In order to characterize the variability and correlation properties of spontaneous breathing in humans, the breathing pattern of 16 seated healthy subjects was studied during 40 min of quiet breathing using opto-electronic plethysmography, a contactless technology that measures total and compartmental chest wall volumes without interfering with the subjects breathing. From these signals, tidal volume (VT), respiratory time (TTOT) and the other breathing pattern parameters were computed breath-by-breath together with the end-expiratory total and compartmental (pulmonary rib cage and abdomen) chest wall volume changes. The correlation properties of these variables were quantified by detrended fluctuation analysis, computing the scaling exponentα. VT, TTOT and the other breathing pattern variables showed α values between 0.60 (for minute ventilation) to 0.71 (for respiratory rate), all significantly lower than the ones obtained for end-expiratory volumes, that ranged between 1.05 (for rib cage) and 1.13 (for abdomen) with no significant differences between compartments. The much stronger long-range correlations of the end expiratory volumes were interpreted by a neuromechanical network model consisting of five neuron groups in the brain respiratory center coupled with the mechanical properties of the respiratory system modeled as a simple Kelvin body. The model-based α for VT is 0.57, similar to the experimental data. While the α for TTOT was slightly lower than the experimental values, the model correctly predicted α for end-expiratory lung volumes (1.045). In conclusion, we propose that the correlations in the timing and amplitude of the physiological variables originate from the brain with the exception of end-expiratory lung volume, which shows the strongest correlations largely due to the contribution of the viscoelastic properties of the tissues. This cycle-by-cycle variability may have a significant impact on the functioning of adherent cells in the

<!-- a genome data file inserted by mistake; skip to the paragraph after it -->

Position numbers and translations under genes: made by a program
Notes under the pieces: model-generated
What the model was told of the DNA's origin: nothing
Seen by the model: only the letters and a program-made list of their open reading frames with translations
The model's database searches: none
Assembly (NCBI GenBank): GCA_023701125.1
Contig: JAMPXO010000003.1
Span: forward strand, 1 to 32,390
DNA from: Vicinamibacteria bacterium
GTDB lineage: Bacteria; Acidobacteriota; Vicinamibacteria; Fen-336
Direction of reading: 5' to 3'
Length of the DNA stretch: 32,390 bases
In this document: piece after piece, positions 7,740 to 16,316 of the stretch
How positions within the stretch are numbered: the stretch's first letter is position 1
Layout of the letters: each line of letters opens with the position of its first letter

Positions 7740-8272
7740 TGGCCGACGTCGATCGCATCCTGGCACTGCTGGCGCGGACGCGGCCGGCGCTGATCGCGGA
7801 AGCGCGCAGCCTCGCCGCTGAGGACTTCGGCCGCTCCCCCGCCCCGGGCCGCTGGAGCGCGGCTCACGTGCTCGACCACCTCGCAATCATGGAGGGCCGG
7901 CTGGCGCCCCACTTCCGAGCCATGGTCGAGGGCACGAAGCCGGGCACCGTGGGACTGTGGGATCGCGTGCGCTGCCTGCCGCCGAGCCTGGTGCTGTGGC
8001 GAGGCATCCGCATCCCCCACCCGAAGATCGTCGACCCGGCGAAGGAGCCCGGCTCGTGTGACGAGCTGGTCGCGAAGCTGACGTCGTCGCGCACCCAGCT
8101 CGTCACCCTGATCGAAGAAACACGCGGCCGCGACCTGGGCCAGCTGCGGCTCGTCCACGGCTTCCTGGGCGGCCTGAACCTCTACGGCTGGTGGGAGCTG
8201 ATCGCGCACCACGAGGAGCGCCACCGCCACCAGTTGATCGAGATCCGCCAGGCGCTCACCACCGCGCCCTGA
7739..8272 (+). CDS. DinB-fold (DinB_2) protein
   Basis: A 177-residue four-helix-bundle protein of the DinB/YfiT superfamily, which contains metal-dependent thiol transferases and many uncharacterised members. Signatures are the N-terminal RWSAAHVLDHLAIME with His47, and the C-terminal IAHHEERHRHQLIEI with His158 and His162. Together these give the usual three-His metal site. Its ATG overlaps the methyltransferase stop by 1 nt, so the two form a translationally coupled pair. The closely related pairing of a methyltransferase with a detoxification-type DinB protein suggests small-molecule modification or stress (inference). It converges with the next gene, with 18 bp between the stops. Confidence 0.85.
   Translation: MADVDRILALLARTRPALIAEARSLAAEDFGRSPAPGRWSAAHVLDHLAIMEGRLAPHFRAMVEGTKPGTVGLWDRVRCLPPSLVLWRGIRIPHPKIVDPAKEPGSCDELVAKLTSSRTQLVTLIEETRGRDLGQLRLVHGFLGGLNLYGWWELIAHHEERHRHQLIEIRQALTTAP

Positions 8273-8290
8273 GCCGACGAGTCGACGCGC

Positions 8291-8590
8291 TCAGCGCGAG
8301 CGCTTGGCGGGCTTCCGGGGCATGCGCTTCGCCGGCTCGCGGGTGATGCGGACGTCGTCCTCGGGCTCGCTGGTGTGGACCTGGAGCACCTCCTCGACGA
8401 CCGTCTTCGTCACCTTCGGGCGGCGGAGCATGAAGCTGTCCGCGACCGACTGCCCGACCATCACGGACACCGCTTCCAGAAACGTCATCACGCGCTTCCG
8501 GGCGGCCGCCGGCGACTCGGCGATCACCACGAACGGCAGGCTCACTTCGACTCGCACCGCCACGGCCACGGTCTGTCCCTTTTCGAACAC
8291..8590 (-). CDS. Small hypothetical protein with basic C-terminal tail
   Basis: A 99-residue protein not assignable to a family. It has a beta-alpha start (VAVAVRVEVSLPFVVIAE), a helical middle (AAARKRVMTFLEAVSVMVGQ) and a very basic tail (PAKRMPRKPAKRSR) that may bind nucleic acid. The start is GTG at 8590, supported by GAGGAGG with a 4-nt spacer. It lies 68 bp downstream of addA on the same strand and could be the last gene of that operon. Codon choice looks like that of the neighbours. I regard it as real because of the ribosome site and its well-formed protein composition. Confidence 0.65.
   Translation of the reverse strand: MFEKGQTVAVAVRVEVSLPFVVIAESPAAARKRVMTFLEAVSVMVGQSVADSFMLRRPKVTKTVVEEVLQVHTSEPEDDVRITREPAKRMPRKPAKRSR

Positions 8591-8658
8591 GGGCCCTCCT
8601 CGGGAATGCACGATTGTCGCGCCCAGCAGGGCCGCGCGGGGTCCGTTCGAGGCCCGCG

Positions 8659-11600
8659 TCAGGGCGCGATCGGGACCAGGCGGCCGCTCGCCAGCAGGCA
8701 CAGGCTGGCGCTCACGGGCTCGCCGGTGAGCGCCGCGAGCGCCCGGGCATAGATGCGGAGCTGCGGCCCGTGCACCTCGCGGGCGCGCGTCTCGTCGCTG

1. Breathing Maneuvers as a Vasoactive Stimulus for Detecting Inducible Myocardial Ischemia – An Experimental Cardiovascular Magnetic Resonance Study

    PubMed Central

    Fischer, Kady; Guensch, Dominik P; Shie, Nancy; Lebel, Julie; Friedrich, Matthias G

    2016-01-01

    Background Breathing maneuvers can elicit a similar vascular response as vasodilatory agents like adenosine; yet, their potential diagnostic utility in the presence of coronary artery stenosis is unknown. The objective of the study is to investigate if breathing maneuvers can non-invasively detect inducible ischemia in an experimental animal model when the myocardium is imaged with oxygenation-sensitive cardiovascular magnetic resonance (OS-CMR). Methods and Findings In 11 anesthetised swine with experimentally induced significant stenosis (fractional flow reserve <0.75) of the left anterior descending coronary artery (LAD) and 9 control animals, OS-CMR at 3T was performed during two different breathing maneuvers, a long breath-hold; and a combined maneuver of 60s of hyperventilation followed by a long breath-hold. The resulting change of myocardial oxygenation was compared to the invasive measurements of coronary blood flow, blood gases, and oxygen extraction. In control animals, all breathing maneuvers could significantly alter coronary blood flow as hyperventilation decreased coronary blood flow by 34±23%. A long breath-hold alone led to an increase of 97±88%, while the increase was 346±327% (p<0.001), when the long breath-hold was performed after hyperventilation. In stenosis animals, the coronary blood flow response was attenuated after both hyperventilation and the following breath-hold. This was matched by the observed oxygenation response as breath-holds following hyperventilation consistently yielded a significant difference in the signal of the MRI images between the perfusion territory of the stenosis LAD and remote myocardium. There was no difference between the coronary territories during the other breathing maneuvers or in the control group at any point. Conclusion In an experimental animal model, the response to a combined breathing maneuver of hyperventilation with subsequent breath-holding is blunted in myocardium subject to significant coronary